From the Sussex Country Magazine July 1929
Myths and Fairytales
By the Rev A A Evans
On the top of Friston Hill (west of Eastbourne) there had stood for a hundred years or more a fair landmark: a windmill, whose white radiant arms could be seen on either side for many miles. The old mill had reached, as so many of these picturesque things have, desuetude and decay, and on a stormy Sunday morning of January 10 1926, the comely pile bowed itself and fell, and all that was and is left are the mighty upright post and its crossbeam.
Now this solitary post and crossbeam are objects of wonder and high speculation to strangers who come from beyond the land of Sussex. What can it be? Many and unexplained are the theories put out, which I have listened to. A Calvary, but of the T-shaped pattern, put up by a High Church vicar! A mediaeval survival of mystic significance! But I was severely brought to book by two staid, unromantic-looking ladies who stopped me.
"Oh, you are the vicar here, aren’t you? Now you can tell us what we want to know. That great object, it is a gibbet, isn’t it? Now don’t say no. it must be a gibbet, for it is awfully prominent, just the sort of thing to hang people on."
I told them that it was only the oaken supports of a vanished windmill, but I utterly failed to convince them; they went away cherishing their illusion.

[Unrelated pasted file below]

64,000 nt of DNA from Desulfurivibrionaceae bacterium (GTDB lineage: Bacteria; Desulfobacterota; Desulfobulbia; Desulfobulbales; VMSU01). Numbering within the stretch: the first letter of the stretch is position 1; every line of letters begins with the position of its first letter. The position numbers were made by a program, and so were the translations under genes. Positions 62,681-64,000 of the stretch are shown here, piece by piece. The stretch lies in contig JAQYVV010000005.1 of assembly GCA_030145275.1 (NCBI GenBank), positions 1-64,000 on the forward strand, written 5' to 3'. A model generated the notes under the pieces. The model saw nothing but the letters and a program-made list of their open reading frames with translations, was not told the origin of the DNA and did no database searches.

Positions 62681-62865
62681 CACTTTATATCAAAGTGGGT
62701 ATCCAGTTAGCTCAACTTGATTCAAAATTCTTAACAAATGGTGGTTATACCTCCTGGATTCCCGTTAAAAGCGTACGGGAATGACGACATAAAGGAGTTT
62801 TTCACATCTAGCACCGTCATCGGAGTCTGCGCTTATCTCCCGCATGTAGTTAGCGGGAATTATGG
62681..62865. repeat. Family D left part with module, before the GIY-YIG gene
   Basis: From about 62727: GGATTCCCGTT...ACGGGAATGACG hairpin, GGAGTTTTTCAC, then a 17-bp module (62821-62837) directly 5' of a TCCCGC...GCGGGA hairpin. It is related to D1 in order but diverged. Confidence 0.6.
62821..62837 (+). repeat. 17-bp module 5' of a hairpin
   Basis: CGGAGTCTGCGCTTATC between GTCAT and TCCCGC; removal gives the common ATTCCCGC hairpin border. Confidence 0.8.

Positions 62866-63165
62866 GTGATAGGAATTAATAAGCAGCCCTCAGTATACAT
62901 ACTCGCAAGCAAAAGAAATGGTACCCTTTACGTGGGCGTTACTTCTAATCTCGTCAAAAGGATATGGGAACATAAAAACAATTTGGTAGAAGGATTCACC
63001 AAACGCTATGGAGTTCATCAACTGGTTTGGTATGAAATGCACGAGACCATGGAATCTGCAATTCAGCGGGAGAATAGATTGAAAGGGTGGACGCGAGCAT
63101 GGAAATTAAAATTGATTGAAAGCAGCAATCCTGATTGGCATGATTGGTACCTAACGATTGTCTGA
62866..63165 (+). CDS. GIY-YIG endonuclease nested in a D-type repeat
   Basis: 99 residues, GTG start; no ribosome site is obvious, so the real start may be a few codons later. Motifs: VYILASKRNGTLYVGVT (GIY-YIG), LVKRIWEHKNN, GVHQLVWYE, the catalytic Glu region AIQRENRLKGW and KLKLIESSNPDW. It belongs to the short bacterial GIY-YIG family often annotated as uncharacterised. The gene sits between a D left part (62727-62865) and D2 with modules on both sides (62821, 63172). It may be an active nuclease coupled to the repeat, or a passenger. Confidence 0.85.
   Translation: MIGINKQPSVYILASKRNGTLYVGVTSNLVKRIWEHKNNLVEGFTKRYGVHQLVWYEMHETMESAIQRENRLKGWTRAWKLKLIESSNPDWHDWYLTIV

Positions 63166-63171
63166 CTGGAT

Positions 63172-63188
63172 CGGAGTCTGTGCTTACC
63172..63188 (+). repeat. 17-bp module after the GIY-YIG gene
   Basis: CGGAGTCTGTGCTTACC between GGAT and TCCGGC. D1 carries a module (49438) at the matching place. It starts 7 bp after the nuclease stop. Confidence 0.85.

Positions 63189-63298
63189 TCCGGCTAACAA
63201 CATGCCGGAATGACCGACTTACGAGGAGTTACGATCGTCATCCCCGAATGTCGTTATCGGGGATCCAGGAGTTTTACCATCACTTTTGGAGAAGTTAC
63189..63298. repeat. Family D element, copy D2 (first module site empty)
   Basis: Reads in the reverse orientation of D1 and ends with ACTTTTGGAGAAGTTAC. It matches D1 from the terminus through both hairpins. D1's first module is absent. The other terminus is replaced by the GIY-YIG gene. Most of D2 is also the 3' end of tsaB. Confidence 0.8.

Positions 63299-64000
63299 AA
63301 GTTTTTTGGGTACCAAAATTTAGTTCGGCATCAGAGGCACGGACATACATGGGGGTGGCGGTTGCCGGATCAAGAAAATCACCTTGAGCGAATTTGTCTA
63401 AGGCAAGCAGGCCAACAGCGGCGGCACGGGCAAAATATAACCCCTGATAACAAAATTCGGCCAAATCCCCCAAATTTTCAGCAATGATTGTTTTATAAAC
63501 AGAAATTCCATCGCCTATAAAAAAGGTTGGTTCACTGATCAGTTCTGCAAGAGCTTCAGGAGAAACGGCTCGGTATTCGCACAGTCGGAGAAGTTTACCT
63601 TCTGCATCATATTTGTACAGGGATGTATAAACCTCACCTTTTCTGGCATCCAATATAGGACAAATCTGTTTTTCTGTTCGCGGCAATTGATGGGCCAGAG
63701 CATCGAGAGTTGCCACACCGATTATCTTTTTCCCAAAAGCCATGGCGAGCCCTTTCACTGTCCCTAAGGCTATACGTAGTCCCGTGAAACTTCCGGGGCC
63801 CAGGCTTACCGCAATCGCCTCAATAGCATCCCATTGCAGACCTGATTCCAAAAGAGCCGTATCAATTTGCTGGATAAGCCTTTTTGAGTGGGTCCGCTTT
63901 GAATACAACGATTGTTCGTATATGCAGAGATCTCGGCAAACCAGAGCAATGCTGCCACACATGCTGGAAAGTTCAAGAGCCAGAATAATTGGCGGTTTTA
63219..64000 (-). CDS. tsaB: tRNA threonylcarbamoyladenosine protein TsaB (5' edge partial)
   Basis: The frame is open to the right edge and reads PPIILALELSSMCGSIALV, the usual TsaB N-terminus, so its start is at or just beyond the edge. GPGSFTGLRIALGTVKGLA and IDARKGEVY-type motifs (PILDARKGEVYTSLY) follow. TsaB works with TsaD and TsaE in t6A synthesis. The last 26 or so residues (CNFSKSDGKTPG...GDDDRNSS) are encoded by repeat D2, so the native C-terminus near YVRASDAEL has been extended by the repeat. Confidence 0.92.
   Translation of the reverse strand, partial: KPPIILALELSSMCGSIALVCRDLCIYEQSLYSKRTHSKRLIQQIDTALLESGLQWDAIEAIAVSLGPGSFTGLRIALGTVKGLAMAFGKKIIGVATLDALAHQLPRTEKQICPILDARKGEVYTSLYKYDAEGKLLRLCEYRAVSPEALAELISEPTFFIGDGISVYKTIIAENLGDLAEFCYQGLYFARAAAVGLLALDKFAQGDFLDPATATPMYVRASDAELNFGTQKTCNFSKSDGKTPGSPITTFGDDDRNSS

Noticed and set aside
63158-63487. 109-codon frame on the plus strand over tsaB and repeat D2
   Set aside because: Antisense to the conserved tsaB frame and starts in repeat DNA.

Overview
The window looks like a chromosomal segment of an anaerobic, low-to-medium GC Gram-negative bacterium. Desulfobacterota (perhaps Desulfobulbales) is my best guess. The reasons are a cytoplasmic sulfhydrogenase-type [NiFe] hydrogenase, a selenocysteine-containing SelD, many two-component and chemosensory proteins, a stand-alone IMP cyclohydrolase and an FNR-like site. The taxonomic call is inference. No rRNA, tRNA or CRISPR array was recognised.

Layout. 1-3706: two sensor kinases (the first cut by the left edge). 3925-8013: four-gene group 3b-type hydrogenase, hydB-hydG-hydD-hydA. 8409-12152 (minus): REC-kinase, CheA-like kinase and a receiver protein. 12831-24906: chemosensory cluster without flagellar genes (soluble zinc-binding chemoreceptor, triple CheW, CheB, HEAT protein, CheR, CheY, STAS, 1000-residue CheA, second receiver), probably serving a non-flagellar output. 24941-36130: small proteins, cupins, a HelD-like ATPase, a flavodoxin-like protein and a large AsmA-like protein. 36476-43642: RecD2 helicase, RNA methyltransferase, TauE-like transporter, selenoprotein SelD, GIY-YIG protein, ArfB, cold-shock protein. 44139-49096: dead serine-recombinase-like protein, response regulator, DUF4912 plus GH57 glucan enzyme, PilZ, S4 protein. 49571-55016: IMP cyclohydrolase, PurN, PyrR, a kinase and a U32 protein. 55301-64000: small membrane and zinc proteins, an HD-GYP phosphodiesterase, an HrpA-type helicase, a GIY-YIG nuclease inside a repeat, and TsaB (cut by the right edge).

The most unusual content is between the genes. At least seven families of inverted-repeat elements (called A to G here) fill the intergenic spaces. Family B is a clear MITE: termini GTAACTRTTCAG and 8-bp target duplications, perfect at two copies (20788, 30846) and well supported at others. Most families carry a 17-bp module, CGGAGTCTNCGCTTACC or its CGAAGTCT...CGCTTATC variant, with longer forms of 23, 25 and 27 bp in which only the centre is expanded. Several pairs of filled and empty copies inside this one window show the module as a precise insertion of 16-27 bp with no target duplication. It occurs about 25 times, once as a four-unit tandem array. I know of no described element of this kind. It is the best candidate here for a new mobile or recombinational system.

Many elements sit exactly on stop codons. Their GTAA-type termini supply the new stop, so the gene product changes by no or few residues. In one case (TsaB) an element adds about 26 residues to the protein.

"It must be a gibbet, it looks as a gibbet should look."
So grow myth, fairy-tale, and wondrous legend.
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Ballad of Windover Down
Young William went walking one sunshiny day
To find a rich farmer to buy his good hay
Where the road ran all dusty to Lewes old town
And the larks were a-singing on Windover Down
For William was thinking of tax and of tithe
To be paid by his crops all awaiting the scythe
When he saw the gay flutter of Nancy's blue gown
Where she sang with the larks upon Windover Down
Young William stopped short, and he thought of his hay
But who cares for business on such a fine day?
Or the Long Man of Wilmington seeming to frown
Where he stands with his staves guarding Windover Down
So William he climbed the long steep with a will
To where Nancy was waiting on top of the hill
For there's plenty of farmers in Lewes old town
But there's only one Nancy on Windover Down